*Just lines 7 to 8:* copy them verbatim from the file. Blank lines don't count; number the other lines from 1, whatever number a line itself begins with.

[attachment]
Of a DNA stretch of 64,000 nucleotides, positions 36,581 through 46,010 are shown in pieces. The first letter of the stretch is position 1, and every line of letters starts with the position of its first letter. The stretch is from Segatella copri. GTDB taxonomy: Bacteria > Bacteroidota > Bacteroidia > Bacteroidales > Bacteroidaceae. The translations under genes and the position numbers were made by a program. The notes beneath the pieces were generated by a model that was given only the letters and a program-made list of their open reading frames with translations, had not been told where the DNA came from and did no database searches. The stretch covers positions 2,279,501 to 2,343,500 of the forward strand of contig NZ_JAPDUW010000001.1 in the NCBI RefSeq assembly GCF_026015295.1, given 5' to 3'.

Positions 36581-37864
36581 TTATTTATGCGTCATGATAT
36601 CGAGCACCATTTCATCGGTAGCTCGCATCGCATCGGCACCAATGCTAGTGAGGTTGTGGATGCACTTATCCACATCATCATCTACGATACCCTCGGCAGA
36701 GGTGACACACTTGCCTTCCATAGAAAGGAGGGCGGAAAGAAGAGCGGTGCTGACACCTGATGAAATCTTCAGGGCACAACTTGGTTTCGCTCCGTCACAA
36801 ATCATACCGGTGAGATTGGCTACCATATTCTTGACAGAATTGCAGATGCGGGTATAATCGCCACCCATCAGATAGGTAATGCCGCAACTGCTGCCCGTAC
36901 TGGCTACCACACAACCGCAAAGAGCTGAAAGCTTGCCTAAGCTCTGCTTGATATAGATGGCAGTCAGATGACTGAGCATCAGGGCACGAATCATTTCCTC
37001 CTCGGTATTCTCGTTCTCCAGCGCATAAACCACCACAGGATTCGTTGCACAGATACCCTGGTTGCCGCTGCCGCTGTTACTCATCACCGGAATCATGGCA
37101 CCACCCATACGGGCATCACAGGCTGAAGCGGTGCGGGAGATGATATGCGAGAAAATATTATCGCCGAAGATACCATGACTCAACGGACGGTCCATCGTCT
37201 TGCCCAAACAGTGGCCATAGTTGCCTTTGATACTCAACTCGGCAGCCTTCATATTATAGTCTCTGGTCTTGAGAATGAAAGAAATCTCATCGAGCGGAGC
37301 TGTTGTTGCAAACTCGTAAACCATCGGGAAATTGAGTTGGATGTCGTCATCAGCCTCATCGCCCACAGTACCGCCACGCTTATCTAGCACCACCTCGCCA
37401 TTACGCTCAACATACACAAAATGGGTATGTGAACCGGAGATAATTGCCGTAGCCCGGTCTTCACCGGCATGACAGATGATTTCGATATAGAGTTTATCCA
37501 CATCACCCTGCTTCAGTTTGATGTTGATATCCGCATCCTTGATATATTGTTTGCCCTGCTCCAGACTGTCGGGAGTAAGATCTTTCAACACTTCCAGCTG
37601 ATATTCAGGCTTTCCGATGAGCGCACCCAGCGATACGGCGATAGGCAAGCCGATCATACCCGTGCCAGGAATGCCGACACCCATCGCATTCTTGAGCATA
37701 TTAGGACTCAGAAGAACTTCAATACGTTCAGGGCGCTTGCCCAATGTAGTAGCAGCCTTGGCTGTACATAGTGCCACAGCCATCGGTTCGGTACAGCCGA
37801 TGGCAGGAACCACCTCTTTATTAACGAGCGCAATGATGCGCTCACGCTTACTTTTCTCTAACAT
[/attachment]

36901 TGGCTACCACACAACCGCAAAGAGCTGAAAGCTTGCCTAAGCTCTGCTTGATATAGATGGCAGTCAGATGACTGAGCATCAGGGCACGAATCATTTCCTC
37001 CTCGGTATTCTCGTTCTCCAGCGCATAAACCACCACAGGATTCGTTGCACAGATACCCTGGTTGCCGCTGCCGCTGTTACTCATCACCGGAATCATGGCA